Jan 31, 2012 (LBO) – A Sri Lanka state decision to allow commercial timber to be harvested will increase the supply of fuel wood for use in tea driers helping cut production costs, an industry body representing private managers said. “We are confident this decision by the government will benefit not only the estate sector but the country as a whole, Lalith Obeyesekere, chairman of the Planters Association, which represents private managers said in a statement.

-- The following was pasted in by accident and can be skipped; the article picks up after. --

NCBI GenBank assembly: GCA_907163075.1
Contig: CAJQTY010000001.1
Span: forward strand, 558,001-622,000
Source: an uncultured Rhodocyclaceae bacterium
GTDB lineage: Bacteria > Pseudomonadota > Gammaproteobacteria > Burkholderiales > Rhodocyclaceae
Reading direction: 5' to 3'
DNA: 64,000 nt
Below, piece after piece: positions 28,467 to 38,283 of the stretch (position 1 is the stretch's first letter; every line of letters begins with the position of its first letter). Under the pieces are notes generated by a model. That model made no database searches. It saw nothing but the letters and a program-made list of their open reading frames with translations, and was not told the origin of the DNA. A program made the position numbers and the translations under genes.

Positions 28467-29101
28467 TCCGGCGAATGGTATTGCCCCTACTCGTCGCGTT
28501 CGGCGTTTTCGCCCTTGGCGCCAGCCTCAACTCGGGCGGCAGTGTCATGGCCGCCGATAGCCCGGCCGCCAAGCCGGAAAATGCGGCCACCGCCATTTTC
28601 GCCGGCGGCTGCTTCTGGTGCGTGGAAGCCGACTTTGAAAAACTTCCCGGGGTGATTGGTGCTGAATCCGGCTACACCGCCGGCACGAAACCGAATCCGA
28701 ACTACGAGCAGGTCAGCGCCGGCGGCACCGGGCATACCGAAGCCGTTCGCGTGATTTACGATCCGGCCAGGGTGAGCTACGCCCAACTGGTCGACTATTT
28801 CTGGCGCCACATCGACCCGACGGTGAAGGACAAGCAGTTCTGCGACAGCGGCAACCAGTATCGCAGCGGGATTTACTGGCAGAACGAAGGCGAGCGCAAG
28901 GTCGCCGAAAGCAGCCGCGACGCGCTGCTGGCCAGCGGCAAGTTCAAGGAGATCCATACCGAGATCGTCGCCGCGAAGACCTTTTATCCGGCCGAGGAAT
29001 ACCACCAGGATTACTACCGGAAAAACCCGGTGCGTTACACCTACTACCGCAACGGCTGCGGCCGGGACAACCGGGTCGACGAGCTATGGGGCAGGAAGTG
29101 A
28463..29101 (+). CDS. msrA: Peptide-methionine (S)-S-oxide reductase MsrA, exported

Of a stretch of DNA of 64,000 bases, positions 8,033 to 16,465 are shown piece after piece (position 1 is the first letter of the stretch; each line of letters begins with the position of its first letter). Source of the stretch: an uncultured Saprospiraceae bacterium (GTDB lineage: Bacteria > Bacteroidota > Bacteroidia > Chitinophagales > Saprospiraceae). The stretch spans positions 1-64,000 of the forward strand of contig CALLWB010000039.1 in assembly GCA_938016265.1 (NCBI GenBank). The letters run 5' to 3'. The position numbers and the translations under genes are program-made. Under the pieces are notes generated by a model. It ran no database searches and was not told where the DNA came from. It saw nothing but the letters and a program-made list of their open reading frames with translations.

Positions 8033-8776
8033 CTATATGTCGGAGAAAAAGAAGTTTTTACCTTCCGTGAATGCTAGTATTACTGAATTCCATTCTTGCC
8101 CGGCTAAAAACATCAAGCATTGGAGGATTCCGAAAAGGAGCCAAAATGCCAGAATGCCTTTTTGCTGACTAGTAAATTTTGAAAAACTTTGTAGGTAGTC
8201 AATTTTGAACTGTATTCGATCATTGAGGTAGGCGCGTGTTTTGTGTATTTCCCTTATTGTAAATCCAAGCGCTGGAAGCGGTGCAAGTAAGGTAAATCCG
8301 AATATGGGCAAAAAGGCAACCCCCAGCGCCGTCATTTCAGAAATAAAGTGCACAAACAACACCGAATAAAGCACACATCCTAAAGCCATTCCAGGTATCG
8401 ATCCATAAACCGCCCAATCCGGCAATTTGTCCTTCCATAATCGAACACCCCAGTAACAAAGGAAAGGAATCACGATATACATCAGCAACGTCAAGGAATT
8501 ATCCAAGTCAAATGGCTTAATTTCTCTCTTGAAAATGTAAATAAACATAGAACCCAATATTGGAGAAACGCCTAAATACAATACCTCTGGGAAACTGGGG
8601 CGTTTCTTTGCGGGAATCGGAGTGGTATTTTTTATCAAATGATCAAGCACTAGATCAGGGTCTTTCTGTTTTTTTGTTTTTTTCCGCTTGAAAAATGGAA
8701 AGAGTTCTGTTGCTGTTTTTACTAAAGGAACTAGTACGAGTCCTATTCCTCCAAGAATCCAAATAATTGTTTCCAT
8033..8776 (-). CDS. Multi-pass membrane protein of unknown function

Plantations industries minister Mahinda Samarasinghe had intervened to lift the ban he said.
Sri Lanka’s so-called regional plantation companies (RPCs) formerly state-run tea and rubber plantation now leased to the private firms, come under various state restrictions.
The plantations, originally grown by mainly British farmers, were expropriated in the 1970s and driven to losses by the state two decades later.
In 1990s most were given back to private firms after the taxes collected from the people had to be pumped into the firms to meet their salary bills every month.
Under private management many firms converted tea dryers which earlier ran on furnace oil to run to fuelwood, when commodity prices rose as loose US monetary policy pushed up commodity p